Researchers at Stanford University have trained a computer to detect and distinguish different types of skin cancer — and it performed as well as the board-certified dermatologists it was tested against.
Skin cancer is the most common human malignancy, and is primarily diagnosed visually. The research team, from Stanford’s electrical engineering, dermatology and other departments created a deep learning algorithm to train the computer software — called a “convolutional neural network” — to recognize different benign and malignant moles and lesions.
“We had some good results on cats and dogs. [The computer] could identify 200 breeds of dogs. So we decided to use it for something more useful,” says Brett Kuprel, a doctoral student with Stanford’s department of electrical engineering and first co-author of the study.
The team trained the computer for pattern recognition on millions of images, called transfer learning, which took about a week. They added in and fine-tuned the machine learning on more specific tasks using 129,450 clinical images of 2,032 skin diseases, which the computer mastered overnight.
They then tested the computer to identify the most common cancers, as well as the deadliest, using biopsy label images from pathologists, which Kuprel noted were the “gold standard” of dermatology.
The computer’s competence was comparable to that of 21 dermatologists viewing the same images.
The results, which have been published in the journal Nature, were not surprising. “We’ve seen [the computer’s capabilities] already,” says Kuprel. What was more arduous was the sheer collection of data needed to train the computer, which required a massive data set acquired from all over the internet and took months to find and organize.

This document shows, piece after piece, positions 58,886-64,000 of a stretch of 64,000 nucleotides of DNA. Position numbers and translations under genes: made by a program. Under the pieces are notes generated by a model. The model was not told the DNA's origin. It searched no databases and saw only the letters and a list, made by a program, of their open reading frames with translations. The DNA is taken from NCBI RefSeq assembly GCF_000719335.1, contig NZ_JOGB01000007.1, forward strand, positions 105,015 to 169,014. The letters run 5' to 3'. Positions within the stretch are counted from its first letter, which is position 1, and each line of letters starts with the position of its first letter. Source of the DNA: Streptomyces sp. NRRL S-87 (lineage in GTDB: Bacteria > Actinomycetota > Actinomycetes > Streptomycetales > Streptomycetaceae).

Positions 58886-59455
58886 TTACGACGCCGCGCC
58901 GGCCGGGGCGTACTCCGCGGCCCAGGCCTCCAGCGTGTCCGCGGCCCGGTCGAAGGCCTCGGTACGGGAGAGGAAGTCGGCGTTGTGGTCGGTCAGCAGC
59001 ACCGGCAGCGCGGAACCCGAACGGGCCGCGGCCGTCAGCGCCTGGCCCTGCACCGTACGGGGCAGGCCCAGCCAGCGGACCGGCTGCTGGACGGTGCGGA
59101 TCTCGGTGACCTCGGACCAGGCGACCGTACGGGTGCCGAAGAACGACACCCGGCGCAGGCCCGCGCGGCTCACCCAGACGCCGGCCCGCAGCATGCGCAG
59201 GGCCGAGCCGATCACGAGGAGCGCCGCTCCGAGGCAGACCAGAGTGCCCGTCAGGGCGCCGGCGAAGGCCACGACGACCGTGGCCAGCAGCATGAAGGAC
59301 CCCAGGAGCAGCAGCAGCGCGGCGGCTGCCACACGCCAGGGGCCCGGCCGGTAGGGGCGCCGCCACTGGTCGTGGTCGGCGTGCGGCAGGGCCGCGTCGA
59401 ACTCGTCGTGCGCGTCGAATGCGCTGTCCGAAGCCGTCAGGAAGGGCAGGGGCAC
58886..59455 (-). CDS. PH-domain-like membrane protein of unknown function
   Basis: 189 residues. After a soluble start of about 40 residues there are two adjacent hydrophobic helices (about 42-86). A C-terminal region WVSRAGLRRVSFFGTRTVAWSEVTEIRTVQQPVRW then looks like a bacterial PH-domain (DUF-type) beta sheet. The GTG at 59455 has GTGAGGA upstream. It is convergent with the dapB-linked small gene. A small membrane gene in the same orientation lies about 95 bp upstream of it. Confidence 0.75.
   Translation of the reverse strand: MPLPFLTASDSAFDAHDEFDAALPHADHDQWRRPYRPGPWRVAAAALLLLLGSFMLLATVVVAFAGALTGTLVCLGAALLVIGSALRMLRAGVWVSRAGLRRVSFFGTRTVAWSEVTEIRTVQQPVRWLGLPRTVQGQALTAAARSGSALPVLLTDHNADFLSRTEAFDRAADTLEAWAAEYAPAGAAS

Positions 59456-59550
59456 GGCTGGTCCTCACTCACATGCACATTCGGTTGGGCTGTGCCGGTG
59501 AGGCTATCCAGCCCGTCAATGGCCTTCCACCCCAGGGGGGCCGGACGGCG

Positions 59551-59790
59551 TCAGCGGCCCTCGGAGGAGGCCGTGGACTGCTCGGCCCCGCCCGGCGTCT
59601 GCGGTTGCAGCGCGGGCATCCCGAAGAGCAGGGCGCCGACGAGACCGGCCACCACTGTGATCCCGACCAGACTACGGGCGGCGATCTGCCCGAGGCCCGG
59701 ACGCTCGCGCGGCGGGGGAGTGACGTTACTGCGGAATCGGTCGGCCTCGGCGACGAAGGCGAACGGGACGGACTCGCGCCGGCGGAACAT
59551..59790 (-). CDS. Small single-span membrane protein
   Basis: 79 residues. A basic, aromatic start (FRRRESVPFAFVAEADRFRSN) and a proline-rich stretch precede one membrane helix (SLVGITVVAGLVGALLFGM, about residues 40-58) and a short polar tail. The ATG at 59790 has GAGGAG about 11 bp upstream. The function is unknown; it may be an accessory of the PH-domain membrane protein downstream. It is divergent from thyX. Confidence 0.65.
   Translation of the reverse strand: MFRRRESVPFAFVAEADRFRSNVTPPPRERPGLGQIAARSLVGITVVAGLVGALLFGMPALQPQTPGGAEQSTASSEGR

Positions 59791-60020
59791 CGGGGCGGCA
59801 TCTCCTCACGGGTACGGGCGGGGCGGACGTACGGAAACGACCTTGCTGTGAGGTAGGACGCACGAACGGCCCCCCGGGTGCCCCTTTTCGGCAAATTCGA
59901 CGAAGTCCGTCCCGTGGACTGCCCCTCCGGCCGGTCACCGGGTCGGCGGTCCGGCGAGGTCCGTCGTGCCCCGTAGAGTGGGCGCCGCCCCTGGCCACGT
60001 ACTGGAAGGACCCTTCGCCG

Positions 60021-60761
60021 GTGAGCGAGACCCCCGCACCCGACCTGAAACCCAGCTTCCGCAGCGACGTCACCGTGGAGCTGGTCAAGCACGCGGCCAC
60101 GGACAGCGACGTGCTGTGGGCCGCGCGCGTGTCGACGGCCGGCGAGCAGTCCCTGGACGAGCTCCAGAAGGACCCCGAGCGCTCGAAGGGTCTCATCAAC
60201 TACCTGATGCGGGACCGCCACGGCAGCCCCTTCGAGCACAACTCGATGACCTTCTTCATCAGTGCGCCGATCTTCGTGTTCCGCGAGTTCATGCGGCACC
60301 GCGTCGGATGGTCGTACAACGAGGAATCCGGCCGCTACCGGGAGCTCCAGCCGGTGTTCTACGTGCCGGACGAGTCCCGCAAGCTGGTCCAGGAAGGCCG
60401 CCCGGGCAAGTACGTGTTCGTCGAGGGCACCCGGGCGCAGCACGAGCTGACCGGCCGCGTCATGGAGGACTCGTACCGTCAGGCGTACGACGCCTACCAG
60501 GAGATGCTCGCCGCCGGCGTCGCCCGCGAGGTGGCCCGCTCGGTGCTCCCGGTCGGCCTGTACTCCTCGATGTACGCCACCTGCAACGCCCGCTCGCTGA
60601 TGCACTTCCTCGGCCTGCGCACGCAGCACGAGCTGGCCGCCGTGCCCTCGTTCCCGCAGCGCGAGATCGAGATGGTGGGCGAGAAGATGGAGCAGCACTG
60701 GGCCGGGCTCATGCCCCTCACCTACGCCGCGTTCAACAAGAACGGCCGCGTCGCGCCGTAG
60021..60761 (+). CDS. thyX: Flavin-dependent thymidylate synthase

What is particularly promising is that anyone with a machine-learning background can train a computer, so one doesn’t necessarily need domain expertise, in this case dermatology, to accomplish that task. “That was cool,” says Kuprel.
Kuprel’s hope is that their efforts will inspire others in machine learning to use artificial intelligence in the health care arena to help identify diseases. He noted that IBM Watson is also working on skin cancer image classification and Google is working on an algorithm to screen for diabetic retinopathy. These efforts have the potential to broaden the scope of care and aid in earlier detection of illness.
“This will not replace dermatologists. It’s a tool that can be used,” he says.